• Hi Robin. Thanks for reading this. Hoped it would bring a smile to your face. Yes, I’m extremely proud of the authors who have let me work with them to make their books great. It has been a privilege to work with so many talented writers, including you.

  2. A spoonful of humor helps the criticism go down…. This is great advice, Jill, and is so well written. I love how your personality shines through. When I read it, I could see you winking at us.

  3. It was fun to read your innermost thoughts on the role of an editor. I’m really glad you reinvented yourself as a book developer. It wasn’t just your skill as an editor but also your whole approach to making and publishing books that helped me to produce a book that I’m proud of. And Jane says, she knew she liked you as soon as she met you, and now she knows why.

  4. Dear Jill,
    I love your confessions as an editor, and laughed heartily over your example of how big words suck the life out writing!!! You write so well and with such humor. Thank you!

    most sincerely, Annie

  5. “The courage to tell a writer the truth”

    One of my most cherished memories of you as, bar none, one of the greatest communications mentors I have ever had–thank you.

  6. Reading your newsletters has been both informative and entertaining. I love your style of writing. You write the truth in a fun and compassionate way.

  7. I googled “confessions of an editor,” and your piece came up. A plea for advice–
    My sister handed over her two-years-in-the-making manuscript, ‘not sure why. I think she is looking for editorial comment, but I fear losing the already delicate relationship we have. I think the story is “good,” and but how far do I go? Is this a mad skill a wanne-be editor picks up over time–learning how far to nudge each individual?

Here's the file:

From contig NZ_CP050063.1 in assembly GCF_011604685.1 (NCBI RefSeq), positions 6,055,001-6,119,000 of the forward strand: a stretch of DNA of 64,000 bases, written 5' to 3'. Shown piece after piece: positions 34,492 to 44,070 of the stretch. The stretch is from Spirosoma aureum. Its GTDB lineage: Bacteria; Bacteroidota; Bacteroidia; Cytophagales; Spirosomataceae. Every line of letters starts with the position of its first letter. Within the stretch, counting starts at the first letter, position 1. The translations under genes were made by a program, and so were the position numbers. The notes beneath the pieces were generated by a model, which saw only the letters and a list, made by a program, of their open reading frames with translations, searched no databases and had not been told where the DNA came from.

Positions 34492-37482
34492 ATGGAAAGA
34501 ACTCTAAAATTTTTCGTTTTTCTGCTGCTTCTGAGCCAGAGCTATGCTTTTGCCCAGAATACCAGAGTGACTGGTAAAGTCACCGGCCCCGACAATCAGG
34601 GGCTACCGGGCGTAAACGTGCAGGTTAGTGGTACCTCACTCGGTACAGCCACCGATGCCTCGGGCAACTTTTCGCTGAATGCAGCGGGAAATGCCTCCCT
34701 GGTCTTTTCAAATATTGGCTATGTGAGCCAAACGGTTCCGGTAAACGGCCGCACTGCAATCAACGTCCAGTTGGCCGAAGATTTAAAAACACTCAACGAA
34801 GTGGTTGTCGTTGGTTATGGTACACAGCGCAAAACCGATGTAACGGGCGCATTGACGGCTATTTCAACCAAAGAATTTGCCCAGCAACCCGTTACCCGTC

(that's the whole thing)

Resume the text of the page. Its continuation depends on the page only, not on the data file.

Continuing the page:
• Start by asking your sister what kind of feedback she is looking for. If she’s written a memoir, then maybe she is giving you the opportunity to respond to how you’ve been represented in her writing before it is published. If she’s written fiction, then unless you’re a fiction editor she seeks your feedback as a beta-reader. If she’s written a book of nonfiction, then bring your subject expertise to her manuscript. If your sister is looking for editorial comment, then she needs to hire an editor. Every author needs an editor. As for learning how far to nudge an individual writer, that does come with experience but also by the ability to discern whether a writer is capable of taking constructive criticism. It sounds as though your sister might be looking for affirmation rather than editorial advice. That could strengthen rather than weaken your delicate relationship. You don’t need to put on an editor’s cap to affirm she’s written a good story.

      • Thank you very much for your time and insight. I sent her some library resources, and encouraged her to find a publisher. I know her (fiction) story needs editing, but I gotta dance away from that task. Maybe. Most likely. I don’t know. Aaaaaagh.